Why Do We Say “Orientate” and Not “Occidentate”?

Does our language reveal our fascination with the Inscrutable East? Or hidden desires for imperialistic adventures?

No. It does not. The sun rises in the east. Our language got it right. We do not want the setting sun – decline, fatigue, decadence – to determine our bearings.

From the online etymological dictionary:

Orient (v.): c. 1727, originally “to arrange facing east,” from French s’orienter “to take one’s bearings,” literally “to face the east” (also the source of German orientierung), from Old French orient “east,” from Latin orientum (see Orient (n.)). Extended meaning “determine bearings” first attested 1842; figurative sense is from 1850.

Occident (n.): late 14c., “western part” (of the heavens or earth), from Old French occident (12c.) or directly from Latin occidentem (nominative occidens) “western sky, sunset, part of the sky in which the sun sets,” noun use of adjective meaning “setting,” from present participle of occidere “fall down, go down.”

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8 responses to “Why Do We Say “Orientate” and Not “Occidentate”?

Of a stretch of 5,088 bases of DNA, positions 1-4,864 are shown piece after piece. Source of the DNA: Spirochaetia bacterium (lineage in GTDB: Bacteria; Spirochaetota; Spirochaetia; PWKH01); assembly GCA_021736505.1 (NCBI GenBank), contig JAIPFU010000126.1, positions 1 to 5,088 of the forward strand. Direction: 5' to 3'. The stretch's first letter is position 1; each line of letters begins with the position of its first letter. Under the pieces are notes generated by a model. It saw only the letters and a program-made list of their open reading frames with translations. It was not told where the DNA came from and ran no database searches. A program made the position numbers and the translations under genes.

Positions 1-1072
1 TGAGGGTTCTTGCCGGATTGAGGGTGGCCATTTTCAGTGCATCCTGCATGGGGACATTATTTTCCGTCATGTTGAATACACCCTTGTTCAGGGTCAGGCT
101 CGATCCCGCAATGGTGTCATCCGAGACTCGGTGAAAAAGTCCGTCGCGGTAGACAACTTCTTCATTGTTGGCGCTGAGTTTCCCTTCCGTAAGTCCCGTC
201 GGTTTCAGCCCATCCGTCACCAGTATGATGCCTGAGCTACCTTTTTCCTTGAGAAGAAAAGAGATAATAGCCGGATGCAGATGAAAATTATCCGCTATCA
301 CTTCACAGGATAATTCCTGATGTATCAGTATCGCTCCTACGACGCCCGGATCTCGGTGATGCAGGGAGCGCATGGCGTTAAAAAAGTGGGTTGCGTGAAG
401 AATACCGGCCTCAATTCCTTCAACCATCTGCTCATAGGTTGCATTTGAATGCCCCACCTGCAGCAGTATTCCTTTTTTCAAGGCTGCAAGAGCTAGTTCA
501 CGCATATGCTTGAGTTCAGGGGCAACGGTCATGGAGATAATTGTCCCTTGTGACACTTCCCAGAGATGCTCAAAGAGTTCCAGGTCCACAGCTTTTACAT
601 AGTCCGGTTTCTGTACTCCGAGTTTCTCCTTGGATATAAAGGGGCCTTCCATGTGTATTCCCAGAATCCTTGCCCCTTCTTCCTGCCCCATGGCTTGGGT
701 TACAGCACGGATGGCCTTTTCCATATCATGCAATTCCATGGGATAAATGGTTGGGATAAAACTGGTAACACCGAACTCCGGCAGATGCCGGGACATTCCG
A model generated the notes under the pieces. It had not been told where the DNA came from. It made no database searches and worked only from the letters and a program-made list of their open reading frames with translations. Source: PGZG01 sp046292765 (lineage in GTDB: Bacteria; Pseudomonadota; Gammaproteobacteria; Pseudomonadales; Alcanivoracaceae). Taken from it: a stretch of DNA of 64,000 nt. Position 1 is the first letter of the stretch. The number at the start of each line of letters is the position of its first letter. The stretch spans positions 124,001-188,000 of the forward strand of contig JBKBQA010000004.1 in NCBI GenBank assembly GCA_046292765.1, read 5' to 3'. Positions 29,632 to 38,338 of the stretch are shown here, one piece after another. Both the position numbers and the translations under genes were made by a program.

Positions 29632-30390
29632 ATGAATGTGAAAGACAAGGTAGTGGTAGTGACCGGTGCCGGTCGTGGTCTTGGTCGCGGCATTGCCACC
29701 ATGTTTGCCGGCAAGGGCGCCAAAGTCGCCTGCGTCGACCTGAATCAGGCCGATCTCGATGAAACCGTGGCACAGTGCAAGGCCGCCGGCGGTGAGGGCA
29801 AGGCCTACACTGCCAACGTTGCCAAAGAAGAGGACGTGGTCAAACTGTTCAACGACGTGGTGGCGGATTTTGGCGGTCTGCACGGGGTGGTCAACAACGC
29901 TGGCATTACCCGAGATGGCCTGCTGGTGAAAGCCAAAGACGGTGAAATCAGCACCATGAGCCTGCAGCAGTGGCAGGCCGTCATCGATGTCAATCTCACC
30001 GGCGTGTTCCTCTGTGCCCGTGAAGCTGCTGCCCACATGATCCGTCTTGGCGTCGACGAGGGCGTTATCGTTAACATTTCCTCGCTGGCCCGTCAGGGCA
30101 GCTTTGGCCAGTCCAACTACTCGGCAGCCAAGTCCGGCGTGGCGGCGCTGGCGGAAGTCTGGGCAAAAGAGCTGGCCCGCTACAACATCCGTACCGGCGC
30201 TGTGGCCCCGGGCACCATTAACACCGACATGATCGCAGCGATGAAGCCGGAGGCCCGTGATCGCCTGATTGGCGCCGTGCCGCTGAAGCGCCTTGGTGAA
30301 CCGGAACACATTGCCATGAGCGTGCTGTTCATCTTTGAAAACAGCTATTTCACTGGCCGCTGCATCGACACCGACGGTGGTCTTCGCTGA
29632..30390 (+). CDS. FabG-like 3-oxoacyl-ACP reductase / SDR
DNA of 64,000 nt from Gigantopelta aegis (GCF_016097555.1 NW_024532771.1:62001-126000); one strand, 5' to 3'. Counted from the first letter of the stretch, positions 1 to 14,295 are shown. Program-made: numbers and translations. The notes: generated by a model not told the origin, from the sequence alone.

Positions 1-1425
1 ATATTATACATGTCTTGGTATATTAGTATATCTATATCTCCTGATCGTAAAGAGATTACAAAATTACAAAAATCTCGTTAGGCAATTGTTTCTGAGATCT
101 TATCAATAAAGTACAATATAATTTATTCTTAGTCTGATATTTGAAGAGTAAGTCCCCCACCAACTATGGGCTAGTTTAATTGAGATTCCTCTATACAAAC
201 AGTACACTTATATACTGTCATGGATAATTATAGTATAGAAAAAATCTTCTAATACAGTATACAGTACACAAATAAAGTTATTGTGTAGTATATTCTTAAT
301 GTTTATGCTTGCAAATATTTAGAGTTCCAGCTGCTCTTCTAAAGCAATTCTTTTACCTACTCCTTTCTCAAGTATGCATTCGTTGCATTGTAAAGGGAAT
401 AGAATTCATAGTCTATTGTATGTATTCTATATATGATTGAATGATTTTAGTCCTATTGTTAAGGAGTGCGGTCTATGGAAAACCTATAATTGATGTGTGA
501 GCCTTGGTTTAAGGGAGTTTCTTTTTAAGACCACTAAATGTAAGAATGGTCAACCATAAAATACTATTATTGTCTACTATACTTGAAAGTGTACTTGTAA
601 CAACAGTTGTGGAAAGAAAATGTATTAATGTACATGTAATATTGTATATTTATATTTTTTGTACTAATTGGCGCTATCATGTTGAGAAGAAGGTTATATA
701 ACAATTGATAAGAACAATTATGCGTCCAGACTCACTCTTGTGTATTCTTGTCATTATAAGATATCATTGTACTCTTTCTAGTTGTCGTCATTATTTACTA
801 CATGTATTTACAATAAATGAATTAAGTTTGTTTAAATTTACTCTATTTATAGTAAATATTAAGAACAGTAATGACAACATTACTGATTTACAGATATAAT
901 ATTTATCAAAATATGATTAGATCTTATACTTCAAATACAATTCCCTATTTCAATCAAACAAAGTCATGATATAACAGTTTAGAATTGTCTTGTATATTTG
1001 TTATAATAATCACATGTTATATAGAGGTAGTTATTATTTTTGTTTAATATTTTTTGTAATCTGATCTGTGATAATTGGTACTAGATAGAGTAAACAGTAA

1. Elisabeth Ecker

    Thanks for pointing this out. Makes sense.

  2. But in Canada we go down east, up north and out west.

  3. At the risk of showing how disoriented I am, an ask a two- part question. To a person at the easternmost point of the globe, where is east? Contrary to what we have been told, does the twain, in fact, meet?

  4. Michael Gundy

    Remembering Edward Said’s 1978 book “Orientalism, he recalls the Western flawed perceptions of the East. On the other hand, “Occidentalism: A Short History of Anti-Westernism” pubklished 2004 by Ian Buruma and Avishai Margalit addresses the flawed view of the West by Easterners.

  5. When and why did ‘Asian’ replace ‘Oriental’ as an adjective (or noun)? ‘Oriental’ is now considered politically incorrect, even though plenty of Asians I know don’t mind it and never did.

  6. My father would be appalled. The verb is “orient,” he would say, “not orientate.” It’s not “transportate,” either.

  7. Jan Krouzil

    What difference, one may ask, does it make to the summer solstice?

  8. The Indo-European sky god Deus (aka Theos, Dieu, Tiu –as in Tuesday– etc.) abandons us to darkness and danger every evening. It’s true he reappears with perfect regularity a few hours later…. but always in the east and never in the west! Surely this must have been very disquieting to those who lived on the extreme left of the Eurasian landmass before the ‘new world’ was discovered. Perhaps fears about Der Untergang des Abendlandes just come with the territory.